With each new installment in the Marvel movie franchise I increasingly find myself walking out saying, "Yup, that was another Marvel movie." Thor: The Dark World is no different. I don't say this with any negativity, I'm merely saying if you've seen one you've seen them all and if you want to see another just wait a few months and one will come knocking.
Certainly Joss Whedon's The Avengers was far more grandiose in size and scope, bringing all the heroes together in one massive picture, but in terms of story and execution, once again the sky is opening up and a portal to another dimension poses a threat. Granted, in Thor 2 it's not only the Earth that faces annihilation, but the entire universe. Nevertheless, global destruction is global destruction, and our puny human brains can only comprehend so much destruction at once.
"Thor: The Dark World" is a Walt Disney Pictures release, directed by Alan Taylor and is rated PG-13 for sequences of intense sci-fi action and violence, and some suggestive content. The running time is .
The cast includes Chris Hemsworth, Tom Hiddleston, Natalie Portman, Zachary Levi, Stellan Skarsgård, Christopher Eccleston, Alice Krige, Adewale Akinnuoye-Agabaje, Anthony Hopkins, Rene Russo, Idris Elba, Jaimie Alexander, Richard Brake and Chris O'Dowd.
For more information on this film including pictures, trailers and a detailed synopsis click here.
The Dark World begins with some back-story that will later be repeated, introducing us to the villainous Malekith (Christopher Eccleston) and his Dark Elves. Malekith, for whatever reason, wants to plunge the universe into darkness and he's got some intergalactic element referred to as the Aether to help him along the way. He failed on his first attempt, stopped by Thor's grandfather, and the Aether was discarded onto a planet... somewhere... rather than guarded for reasons I'm not entirely sure I understand. Something about how this film would have then been exactly like the last one if that had been the case.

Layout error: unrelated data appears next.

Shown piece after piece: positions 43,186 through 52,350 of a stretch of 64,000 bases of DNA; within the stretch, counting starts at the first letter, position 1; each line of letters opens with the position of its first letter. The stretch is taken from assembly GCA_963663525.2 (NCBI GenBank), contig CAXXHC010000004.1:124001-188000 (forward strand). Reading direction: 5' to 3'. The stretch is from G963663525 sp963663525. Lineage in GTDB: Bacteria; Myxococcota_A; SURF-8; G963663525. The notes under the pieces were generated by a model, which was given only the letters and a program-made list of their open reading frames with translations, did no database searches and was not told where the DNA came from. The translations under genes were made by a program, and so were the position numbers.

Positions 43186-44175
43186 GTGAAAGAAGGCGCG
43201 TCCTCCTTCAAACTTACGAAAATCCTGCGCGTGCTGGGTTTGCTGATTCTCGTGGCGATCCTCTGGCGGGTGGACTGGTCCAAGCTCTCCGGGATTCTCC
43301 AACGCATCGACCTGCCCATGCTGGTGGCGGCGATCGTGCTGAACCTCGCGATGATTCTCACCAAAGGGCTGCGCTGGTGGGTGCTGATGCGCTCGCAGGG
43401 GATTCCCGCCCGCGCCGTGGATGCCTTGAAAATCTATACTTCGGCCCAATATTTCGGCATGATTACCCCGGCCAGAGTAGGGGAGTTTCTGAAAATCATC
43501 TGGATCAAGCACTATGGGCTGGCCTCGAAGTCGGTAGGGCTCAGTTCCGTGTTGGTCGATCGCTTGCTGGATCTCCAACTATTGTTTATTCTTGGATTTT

So, several years later, the Aether is back in play, Malekith is back on the prowl, Loki (Tom Hiddleston) is in captivity in the Asgard dungeon following his attempt to rule Earth in The Avengers, Jane (Natalie Portman) is thrust back into the storyline and Thor (Chris Hemsworth) must find out a way to save the day.
This is Thor 2 in a nutshell with a variety of supporting characters included to liven things up from Stellan Skarsgård running around in his underwear, Idris Elba taking down spaceships with a knife (quite spectacularly I must say), Anthony Hopkins as Odin being all "No Thor!" and Rene Russo really getting in on the action this time around in impressive fashion.
"Game of Thrones" director Alan Taylor takes over helming duties from Kenneth Branagh and I really can't say I can tell much of a difference. The Marvel films fit a cookie-cutter mold where action beats and witty one-liners come as part of a rhythmic formula, keeping the audience's needs sated until the credits roll, the mid-credits stinger plays and, if they've done their job, everyone walks away satisfied and ready to plunk down money for the next episode. It works and I admit to enjoying myself even though I don't know what the remote control thingy Natalie Portman was using at the end of the film even did and have no idea why a villain would want to return the universe to its pre-creation state. Not a lot makes sense in this movie and yet, it's entertaining enough as long as you're willing to forgive gaping plot holes in a story that seems like it was rushed into production.
I do have to wonder just how good it would have been without Hiddleston as Loki. The first half of the film drags quite mercilessly until the midway point where Thor must recruit Loki, despite his better judgment, to help him in stopping Malekith. Hiddleston's involvement to that point was slim, but every minute he's on the screen is a minute worth another.
The effects are big, the one-liners amusing and non-discerning audiences should be satisfied as Marvel has clearly found the recipe for cinematic success, mimicking the feeling of watching a television series, only now it's on the big screen and only includes two episodes a year. Granted, they now have the "Agents of S.H.I.E.L.D." to continue their theatrical marketing efforts on the small screen and who can blame them? If the people are willing to watch, give 'em what they want.